Becoming Christian examines various facets of the first letter of Peter, in its social and historical setting, in some cases using new social-scientific and postcolonial methods to shed light on the ways in which the letter contributes to the making of Christian identity. At the heart of the book chapters 5-7, examine the contribution of 1 Peter to the construction of Christian identity, the persecution and suffering of Christians in Asia Minor, the significance of the name 'Christian', and the response of the letter to the hostility encountered by Christians in society.
There are no recent books which bring together such a wealth of information and analysis of this crucial early Christian text. Becoming Christian has developed out of Horrell's ongoing research for the International Critical Commentary on 1 Peter. Together these chapters offer a series of significant and original engagements with this letter, and a resource for studies of 1 Peter for some time to come.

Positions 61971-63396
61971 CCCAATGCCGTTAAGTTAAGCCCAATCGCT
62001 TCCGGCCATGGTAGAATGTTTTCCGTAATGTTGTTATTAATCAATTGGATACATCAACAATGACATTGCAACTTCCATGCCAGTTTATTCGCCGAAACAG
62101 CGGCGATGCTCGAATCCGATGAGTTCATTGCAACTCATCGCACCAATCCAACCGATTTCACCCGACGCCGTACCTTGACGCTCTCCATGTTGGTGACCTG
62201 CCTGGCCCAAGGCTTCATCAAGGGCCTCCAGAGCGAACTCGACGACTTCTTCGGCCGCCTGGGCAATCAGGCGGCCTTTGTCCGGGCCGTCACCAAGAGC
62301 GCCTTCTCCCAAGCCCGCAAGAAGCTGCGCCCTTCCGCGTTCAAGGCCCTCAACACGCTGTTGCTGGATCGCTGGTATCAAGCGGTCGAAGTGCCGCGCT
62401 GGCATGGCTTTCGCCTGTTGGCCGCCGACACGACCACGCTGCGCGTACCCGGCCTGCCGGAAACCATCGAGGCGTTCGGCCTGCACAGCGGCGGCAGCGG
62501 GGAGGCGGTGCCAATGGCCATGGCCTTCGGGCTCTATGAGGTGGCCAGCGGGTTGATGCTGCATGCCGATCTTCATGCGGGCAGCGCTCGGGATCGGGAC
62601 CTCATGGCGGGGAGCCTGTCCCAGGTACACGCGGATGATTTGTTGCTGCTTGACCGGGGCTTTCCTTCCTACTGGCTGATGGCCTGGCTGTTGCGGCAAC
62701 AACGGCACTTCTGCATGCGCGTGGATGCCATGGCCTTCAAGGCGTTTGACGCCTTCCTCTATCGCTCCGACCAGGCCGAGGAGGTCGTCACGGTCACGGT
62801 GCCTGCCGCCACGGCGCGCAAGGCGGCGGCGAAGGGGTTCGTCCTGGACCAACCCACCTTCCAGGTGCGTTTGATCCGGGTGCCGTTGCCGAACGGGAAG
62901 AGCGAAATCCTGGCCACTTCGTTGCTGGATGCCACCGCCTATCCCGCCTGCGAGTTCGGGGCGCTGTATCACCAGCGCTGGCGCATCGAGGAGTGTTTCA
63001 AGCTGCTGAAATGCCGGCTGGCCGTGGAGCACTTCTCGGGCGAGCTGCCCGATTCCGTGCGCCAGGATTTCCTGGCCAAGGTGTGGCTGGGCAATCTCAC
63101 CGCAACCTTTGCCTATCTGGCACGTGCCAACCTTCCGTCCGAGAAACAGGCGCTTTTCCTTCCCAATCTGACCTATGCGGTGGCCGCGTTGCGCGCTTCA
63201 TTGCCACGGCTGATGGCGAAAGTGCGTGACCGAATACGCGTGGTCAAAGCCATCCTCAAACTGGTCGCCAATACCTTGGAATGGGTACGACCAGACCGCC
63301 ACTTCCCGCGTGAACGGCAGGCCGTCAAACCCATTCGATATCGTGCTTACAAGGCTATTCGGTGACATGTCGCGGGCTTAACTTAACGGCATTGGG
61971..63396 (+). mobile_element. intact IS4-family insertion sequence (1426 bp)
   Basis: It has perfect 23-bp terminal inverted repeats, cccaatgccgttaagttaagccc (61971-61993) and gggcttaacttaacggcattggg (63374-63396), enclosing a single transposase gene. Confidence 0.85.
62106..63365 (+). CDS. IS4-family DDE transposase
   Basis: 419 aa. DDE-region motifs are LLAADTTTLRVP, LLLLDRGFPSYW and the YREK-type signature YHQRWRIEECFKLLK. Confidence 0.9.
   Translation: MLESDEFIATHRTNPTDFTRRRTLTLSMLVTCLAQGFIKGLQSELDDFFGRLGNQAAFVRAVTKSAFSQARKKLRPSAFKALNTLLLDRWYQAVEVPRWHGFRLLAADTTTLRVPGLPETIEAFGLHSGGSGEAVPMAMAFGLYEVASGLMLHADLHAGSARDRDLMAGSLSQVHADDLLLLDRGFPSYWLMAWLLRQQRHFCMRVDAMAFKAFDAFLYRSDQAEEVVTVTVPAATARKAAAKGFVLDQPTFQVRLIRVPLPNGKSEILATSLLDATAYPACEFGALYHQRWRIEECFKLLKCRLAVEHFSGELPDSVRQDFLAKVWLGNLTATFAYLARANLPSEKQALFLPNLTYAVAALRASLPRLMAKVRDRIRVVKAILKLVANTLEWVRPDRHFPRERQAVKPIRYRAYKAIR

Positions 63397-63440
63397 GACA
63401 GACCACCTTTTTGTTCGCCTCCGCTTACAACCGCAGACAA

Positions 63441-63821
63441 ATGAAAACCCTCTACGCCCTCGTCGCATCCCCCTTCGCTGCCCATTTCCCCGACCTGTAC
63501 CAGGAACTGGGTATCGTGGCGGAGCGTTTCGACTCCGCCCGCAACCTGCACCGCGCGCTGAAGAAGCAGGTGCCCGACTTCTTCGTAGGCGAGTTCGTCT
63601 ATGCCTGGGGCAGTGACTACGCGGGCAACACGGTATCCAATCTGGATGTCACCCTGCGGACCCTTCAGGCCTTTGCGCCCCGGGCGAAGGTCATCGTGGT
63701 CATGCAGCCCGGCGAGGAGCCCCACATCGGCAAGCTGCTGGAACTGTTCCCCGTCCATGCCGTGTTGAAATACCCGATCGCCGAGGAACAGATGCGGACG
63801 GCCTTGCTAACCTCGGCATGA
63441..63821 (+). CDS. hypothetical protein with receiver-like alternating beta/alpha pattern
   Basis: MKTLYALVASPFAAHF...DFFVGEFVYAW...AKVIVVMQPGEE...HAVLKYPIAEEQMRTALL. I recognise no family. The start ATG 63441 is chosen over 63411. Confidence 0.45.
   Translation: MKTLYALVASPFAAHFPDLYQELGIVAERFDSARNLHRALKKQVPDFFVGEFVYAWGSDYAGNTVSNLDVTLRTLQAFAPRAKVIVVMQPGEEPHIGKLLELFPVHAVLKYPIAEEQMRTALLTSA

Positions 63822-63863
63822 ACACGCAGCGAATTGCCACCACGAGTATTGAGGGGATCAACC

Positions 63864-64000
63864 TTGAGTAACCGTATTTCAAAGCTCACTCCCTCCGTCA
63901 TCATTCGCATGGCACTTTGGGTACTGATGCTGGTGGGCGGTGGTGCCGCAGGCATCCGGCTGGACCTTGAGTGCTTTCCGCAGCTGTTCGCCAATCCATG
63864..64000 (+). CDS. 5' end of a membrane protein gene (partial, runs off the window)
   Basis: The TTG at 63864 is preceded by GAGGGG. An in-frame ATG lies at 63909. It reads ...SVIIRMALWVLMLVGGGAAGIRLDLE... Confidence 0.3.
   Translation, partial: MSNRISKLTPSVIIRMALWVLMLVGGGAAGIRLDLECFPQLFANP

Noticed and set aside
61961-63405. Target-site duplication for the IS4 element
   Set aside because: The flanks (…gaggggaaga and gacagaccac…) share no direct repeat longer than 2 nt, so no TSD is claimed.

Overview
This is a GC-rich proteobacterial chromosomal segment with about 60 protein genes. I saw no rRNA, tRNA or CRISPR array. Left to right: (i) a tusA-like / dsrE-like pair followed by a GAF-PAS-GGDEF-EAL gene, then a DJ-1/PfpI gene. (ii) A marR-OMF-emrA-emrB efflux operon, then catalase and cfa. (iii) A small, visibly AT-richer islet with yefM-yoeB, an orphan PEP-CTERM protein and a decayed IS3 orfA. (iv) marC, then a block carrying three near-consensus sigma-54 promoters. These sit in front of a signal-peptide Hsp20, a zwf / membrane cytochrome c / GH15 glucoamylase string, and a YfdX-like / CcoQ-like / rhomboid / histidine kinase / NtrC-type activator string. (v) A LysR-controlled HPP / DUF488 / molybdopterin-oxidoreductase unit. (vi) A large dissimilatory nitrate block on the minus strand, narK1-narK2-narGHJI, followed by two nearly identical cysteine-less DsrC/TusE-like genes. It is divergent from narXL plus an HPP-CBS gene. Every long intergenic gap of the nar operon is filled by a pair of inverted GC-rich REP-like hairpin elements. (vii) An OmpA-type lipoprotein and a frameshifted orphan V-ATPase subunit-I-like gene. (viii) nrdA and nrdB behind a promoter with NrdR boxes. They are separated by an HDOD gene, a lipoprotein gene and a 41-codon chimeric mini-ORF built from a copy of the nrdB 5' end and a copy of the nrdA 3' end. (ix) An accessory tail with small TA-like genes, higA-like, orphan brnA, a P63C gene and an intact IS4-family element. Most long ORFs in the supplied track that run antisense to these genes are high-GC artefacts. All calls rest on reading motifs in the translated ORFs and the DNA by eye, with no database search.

About the Author
David G. Horrell is Professor of New Testament Studies at the University of Exeter, UK.
Table of Contents
Chapter 1: The Product of a Petrine Circle? A Reassessment of the Origin and Character of 1 Peter.
Chapter 2: The Themes of 1 Peter: Insights from the Earliest Manuscripts
Chapter 3: Who are 'the Dead' and When was the Gospel Preached to Them? The Interpretation of 1 Peter 4.6.
Chapter 4: The socio-economic location of the addressees of 1 Peter.
Chapter 5: The "Chosen Race" (1 Pet 2.9): Ethnic Identity and the Making of the tertium genus
Chapter 6: The Label Christianos: 1 Pet 4.16 and the Formation of Christian Identity.
Chapter 7: Between Conformity and Resistance: Beyond the Balch-Elliott Debate Towards a Postcolonial Reading of 1 Peter.